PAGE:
So it is part of our adab towards Allah swt to increase in our ‘ilm of Him. Obviously we should learn everything about the Deen of islam. But most of us have that deficiency that we haven’t yet made that niyyah or that commitment. So one place to start is with the Ninety Names of Allah. The other is to go through the Qur’an and at least learn all the verses that pertain to Allah: about His Being, His Essence, His Attributes, about His Relationship with us. That’s why Allah swt uses certain phrases for the believers in the Qur’an-e-Karīm:

مَن كَانَ يَرْجُو لِقَاء اللَّهِ

For those whose hopes are in the meeting with Allah (in the Hereafter, let them strive); (29:5)

How can we yearn to meet Allah on the Day of Judgment when we don’t even know anything about Him? No person yearns to meet a stranger. That’s why Allah has Chosen to reveal Himself in the Qur’an.

2) The second adab that we should have is adab towards the Qur’an.

Having a daily contact with the Qur’an-e-Karīm is critical. To recite it in Arabic as well as to read it with understanding. Both are essential. When we recite the Qur’an, we get to experience a Sifat of Allah because the Qur’an-e-Karīm is an Attribute of Allah, it is the Kalām of Allah. When we recite the original arabic Qur’an on our tongues, we are actually engaging Allah in a way that we never can at least in this world. So to recite the Qur’an-e-Karim on a daily basis. It comes in a hadīth that recitation has incredible fazāil, virtue and merit. Every letter we recite carries a virtue, even alif lām mīm. And that was a sign for people in the future. That even recitation without understanding carries merit because even the Arabs who knew arabic language did not know the meaning of alif lām mīm. The Prophet saw was asked: will we get reward for reciting even alif lām mīm? And he replied: yes, even for alif lām mīm. It is a separate project altogether to study Arabic, to read and study the Qur’an in authentic translation under the guidance of authentic ‘ulamā, and that has its own importance. But to read the Arabic original is our contact with the Qur’an. That is our adab towards the Qur’an, the right the Qur’an has over us.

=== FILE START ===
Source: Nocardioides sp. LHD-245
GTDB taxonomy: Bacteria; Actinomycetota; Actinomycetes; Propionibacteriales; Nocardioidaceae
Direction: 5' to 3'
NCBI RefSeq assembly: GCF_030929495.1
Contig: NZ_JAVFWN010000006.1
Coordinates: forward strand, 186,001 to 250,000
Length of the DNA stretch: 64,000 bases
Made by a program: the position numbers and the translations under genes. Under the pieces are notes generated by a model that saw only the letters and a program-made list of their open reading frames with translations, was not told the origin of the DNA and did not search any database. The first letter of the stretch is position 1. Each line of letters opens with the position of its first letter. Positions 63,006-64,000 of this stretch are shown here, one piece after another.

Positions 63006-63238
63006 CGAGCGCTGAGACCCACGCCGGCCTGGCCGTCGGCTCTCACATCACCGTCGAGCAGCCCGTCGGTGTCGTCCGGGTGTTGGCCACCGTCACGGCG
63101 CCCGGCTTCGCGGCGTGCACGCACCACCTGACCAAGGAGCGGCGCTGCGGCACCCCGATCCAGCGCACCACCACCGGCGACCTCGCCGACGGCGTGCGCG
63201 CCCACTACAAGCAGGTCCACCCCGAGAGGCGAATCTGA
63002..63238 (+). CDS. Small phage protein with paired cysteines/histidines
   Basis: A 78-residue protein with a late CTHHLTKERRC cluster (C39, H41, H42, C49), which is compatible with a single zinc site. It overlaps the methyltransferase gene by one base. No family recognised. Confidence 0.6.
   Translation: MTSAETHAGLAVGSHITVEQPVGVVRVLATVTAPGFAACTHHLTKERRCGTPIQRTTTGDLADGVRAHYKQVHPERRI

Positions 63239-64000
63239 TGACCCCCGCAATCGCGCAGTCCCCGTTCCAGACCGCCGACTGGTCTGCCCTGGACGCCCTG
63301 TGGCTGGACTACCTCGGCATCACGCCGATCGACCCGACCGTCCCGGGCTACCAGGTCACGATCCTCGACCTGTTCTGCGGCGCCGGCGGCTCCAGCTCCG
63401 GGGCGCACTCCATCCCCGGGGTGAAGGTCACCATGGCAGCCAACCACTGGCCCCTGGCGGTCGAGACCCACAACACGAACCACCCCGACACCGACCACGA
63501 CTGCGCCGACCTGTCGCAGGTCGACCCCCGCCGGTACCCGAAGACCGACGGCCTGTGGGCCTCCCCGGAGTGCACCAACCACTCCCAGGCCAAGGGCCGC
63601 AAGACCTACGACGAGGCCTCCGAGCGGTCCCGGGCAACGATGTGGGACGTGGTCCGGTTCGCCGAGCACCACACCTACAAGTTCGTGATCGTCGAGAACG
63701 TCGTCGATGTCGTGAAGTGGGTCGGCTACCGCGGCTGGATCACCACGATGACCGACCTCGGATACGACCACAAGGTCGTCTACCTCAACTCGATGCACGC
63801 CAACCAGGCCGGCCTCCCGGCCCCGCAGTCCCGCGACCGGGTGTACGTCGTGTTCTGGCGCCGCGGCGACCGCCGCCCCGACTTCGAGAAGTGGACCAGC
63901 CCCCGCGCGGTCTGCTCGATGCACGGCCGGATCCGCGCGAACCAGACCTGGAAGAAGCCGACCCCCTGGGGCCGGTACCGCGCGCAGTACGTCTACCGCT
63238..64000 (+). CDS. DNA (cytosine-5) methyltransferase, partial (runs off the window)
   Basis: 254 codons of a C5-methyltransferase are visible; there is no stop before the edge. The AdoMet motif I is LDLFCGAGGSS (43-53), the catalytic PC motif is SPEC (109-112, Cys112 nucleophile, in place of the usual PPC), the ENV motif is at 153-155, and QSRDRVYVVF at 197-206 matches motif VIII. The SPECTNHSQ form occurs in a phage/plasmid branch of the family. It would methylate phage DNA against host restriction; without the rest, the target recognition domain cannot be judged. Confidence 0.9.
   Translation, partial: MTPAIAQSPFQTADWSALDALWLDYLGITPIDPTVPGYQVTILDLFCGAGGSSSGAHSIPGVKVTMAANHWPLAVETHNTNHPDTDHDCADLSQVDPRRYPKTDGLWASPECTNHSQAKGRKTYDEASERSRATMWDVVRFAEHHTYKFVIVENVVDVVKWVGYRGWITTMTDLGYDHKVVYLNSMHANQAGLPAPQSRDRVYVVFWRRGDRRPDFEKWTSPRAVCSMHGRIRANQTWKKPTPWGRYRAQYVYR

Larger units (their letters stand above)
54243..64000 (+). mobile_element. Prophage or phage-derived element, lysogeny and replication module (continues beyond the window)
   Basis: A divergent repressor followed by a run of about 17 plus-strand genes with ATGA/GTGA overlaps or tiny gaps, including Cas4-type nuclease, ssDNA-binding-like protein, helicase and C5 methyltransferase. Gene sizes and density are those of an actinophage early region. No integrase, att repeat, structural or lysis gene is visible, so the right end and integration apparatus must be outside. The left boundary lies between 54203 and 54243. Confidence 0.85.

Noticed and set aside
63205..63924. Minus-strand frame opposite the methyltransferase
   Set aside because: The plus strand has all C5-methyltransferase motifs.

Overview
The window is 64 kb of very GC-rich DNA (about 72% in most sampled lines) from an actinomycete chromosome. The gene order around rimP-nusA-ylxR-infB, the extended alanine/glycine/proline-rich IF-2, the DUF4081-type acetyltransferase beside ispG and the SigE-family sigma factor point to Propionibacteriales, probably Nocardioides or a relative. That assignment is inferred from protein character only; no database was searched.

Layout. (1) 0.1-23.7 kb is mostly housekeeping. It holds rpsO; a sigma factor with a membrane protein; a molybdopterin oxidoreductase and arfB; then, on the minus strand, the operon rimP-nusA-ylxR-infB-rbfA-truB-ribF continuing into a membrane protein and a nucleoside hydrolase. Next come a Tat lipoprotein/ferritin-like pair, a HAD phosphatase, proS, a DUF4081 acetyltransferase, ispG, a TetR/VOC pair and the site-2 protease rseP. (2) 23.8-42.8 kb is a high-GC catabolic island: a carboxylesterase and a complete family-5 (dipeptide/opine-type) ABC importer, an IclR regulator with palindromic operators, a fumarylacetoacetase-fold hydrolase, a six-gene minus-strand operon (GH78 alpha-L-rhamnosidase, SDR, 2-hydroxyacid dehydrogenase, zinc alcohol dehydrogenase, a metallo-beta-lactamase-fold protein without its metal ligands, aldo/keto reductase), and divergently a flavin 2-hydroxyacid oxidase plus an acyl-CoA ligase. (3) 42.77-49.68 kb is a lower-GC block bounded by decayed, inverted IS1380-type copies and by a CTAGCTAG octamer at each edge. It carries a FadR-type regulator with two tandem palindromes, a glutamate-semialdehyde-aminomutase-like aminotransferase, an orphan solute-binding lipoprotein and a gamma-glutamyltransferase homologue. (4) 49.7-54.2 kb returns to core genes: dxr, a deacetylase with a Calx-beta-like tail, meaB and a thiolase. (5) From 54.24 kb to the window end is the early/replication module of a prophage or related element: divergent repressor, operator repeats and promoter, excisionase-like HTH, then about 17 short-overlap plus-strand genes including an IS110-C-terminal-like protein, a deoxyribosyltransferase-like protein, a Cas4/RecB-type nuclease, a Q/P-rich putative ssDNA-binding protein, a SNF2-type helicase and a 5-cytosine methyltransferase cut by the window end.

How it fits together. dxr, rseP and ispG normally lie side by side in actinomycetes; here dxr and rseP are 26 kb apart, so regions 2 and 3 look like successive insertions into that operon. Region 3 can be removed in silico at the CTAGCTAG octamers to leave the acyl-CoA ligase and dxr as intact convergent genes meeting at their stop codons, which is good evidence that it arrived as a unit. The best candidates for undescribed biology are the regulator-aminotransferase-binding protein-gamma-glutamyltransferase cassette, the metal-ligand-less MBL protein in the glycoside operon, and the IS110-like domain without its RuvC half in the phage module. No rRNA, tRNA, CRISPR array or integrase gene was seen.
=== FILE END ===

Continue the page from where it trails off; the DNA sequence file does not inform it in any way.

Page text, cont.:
3) The third is adab towards the Prophet saw.

The Prophet saw is not a historical figure for Muslims. He is the be all and end all of our life! He is the human being who we should know the most about. These days, young men know more about sports players than about the Prophet saw. They know more about movie actors, know more about fictional characters. Know more about the fictional character Seinfeld, what types of things he did and what types of things he said. Young men can recite to you three to four ahadīth from memory. You ask them about Jerry Seinfeld, and they will be able to mention fifty different things that he said in any language. Allahu Akbar. Adab towards the Prophet saw is gaining ‘ilm about him. If you have adab towards someone you seek to know everything about them and seek to model yourself after them. Learning from the seerah, studying his life, his biography, his mission, his message so we can answer to that mission and message. So that we can be a carriers of that mission.

4) The fourth is adab towards his teachings, ahadīth, actions, & taqrīrāt (silences).